In this pioneering report, "Vulnerability Amplified: The Impact of the COVID-19 Pandemic on LGBTIQ people", OutRight Action International documents the effects of the pandemic on LGBTIQ people.While the COVID-19 pandemic leaves no country and no individual unaffected, drawing on almost 60 rapid research interviews conducted with LGBTIQ people in 38 countries from all regions of the world, the report overwhelmingly shows that the challenges faced by LGBTIQ people as a result of the virus and surrounding containment measures are specific and amplified compared to the broader population.The specific challenges faced by LGBTIQ people identified in OutRight's new report are:Devastation of livelihoods – rising food and shelter insecurity resulting from job loss, and economic fall out as a result of over-representation of LGBTIQ people in the informal sector and broad employment discrimination;Disruptions in accessing health care, including crucial HIV medication and gender affirming treatments, and reluctance to seek health care due to discrimination, stigma and refusal of services experienced by LGBTIQ people even outside a pandemic;Elevated risk of domestic and family violence – the most prevalent form of violence faced by LGBTIQ people on a day-to-day basis is heightened in circumstances of lockdowns, curfews and lack of access to support services and community resources;Social isolation and increased anxiety which are further heightened by being cut off from chosen families and the LGBTIQ community;Scapegoating, societal discrimination and stigma – there is an unfortunate history of LGBTIQ people being blamed for emergency situations, leading to further stigmatization, marginalization, violence and danger;Abuse of state power – repression, exclusion, and criminalization are all on the rise in countries prone to authoritarianism and regressive gender ideologies, with some states using the emergency situation to clamp down specifically on LGBTIQ people;Concerns about organizational survival – amplifying the effects even further are the impacts on LGBTIQ community organizations and spaces, which are a lifeline to countless LGBTIQ people. Organizations now face an uncertain future with funding cuts, lockdowns, and having to shift activities on line while calls for direct, practical support are on the rise.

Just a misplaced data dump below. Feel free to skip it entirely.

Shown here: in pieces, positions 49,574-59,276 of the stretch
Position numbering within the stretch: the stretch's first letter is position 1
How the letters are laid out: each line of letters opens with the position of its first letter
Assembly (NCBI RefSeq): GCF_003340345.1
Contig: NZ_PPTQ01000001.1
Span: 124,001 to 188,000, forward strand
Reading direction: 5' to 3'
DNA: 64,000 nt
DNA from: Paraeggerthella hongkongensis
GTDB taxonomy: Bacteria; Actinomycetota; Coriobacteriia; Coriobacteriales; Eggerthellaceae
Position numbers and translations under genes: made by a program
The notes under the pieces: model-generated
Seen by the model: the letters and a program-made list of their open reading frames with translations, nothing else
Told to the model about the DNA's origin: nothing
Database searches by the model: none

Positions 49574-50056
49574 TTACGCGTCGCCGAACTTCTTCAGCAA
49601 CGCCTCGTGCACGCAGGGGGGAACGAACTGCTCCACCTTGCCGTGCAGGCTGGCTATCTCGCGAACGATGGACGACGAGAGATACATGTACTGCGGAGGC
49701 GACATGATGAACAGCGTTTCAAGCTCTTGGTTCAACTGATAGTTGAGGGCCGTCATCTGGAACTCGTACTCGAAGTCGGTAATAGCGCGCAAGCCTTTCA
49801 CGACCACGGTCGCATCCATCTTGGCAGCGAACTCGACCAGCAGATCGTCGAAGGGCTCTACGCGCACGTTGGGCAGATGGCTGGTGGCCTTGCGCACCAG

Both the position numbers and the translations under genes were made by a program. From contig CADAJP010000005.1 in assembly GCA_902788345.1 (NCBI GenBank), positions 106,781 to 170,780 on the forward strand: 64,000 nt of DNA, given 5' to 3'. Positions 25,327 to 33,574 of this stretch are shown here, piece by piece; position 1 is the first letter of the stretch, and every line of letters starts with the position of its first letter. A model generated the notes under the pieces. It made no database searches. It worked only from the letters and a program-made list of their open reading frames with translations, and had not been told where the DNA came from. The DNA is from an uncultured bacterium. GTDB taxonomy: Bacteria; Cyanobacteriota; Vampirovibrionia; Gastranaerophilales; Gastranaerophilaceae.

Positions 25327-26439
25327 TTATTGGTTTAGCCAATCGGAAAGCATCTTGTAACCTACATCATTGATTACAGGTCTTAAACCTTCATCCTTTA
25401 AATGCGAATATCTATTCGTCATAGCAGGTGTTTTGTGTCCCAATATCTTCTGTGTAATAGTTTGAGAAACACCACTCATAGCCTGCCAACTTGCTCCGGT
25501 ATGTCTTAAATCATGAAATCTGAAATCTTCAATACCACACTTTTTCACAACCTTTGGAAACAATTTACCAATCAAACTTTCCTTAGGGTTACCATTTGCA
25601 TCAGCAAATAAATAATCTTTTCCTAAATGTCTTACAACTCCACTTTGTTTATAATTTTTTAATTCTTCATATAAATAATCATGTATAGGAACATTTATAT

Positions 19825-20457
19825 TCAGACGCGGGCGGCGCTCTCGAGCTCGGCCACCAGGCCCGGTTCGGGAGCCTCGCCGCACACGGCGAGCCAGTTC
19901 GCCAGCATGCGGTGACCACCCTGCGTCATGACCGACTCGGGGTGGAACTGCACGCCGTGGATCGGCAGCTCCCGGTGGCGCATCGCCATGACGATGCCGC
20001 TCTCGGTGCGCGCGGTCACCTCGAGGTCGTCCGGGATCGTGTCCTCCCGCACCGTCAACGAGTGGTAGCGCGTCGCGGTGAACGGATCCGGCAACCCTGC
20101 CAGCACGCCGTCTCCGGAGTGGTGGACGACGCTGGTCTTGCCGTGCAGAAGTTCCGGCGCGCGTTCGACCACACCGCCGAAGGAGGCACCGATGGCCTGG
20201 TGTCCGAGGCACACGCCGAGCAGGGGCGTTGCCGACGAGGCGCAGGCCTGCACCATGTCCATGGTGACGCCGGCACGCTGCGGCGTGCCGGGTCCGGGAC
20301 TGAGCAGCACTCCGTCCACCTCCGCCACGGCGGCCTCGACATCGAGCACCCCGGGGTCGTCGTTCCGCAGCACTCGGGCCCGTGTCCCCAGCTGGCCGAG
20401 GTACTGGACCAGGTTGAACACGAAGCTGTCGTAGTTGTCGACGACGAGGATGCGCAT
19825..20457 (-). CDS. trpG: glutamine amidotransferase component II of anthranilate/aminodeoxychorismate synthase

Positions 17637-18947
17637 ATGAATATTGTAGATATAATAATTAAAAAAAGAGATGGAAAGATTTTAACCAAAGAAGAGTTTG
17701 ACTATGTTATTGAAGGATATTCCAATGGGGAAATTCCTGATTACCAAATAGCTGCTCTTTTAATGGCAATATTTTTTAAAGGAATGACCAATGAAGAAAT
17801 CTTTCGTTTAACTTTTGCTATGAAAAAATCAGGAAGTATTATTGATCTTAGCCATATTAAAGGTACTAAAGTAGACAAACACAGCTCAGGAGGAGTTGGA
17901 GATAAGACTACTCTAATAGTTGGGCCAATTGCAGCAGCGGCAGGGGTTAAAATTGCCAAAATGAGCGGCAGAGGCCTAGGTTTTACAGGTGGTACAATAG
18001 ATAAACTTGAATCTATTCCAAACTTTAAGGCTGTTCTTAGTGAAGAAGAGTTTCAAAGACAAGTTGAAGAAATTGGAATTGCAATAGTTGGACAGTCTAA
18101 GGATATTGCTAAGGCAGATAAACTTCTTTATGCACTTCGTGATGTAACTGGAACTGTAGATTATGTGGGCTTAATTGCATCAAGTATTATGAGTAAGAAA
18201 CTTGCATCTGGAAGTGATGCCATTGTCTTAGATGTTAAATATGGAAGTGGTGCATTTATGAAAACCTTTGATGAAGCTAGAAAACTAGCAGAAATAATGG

Global Philanthropy Project (GPP);
In September 2020, Global Philanthropy Project conducted a second-phase survey of the leading government, multilateral, and philanthropic funders of global LGBTI issues, receiving responses from a group of funders who account for just under half of all global LGBTI funding. The findings from that survey, as well as a review of COVID-19 global humanitarian response funding, inform Where are the Global COVID-19 Resources for LGBTI Communities?The report found that in 2020, many LGBTI organizations across the world responded by shifting from human rights-focused programs to providing local humanitarian relief. Despite this, LGBTI communities have been largely excluded from COVID-19 humanitarian resources. The report outlines the potential long-term implications of the pandemic on global LGBTI movement resources.
On June 12, 2016, a man fatally shot 49 people and wounded 58 more at Pulse, an LGBTQ nightclub in Orlando, FL. The victims, primarily LGBTQ and Latinx, were senselessly killed in what was supposed to be a safe space while celebrating their shared identity and Pride month. This horrific tragedy changed the LGBTQ community forever, catalyzing the movement to unite behind gun violence prevention. Pulse is a reminder of the work that remains to end the acts of hate that wound and kill LGBTQ Americans today -- violence that all too often is perpetrated with guns.As the nation marks four years since this tragedy, we must never lose sight of the unfulfilled hopes, the families shattered and the love lost in this preventable act of mass murder. The thousands more killed by gun violence since Pulse underscore the glaring failure of our elected officials to take common sense steps to combat the scourge of gun violence that plagues our nation. Advocates and people across this country must remain as resolved as ever to honor those taken with action, and work to ensure that all of us may live safe from violence.
Philanthropic Initiative for Racial Equity;
This infographic summarizes data about grantmaking to people of color and to transgender communities. It also provides the challenges and opportunities to deepen understanding of funding for racial and gender justice.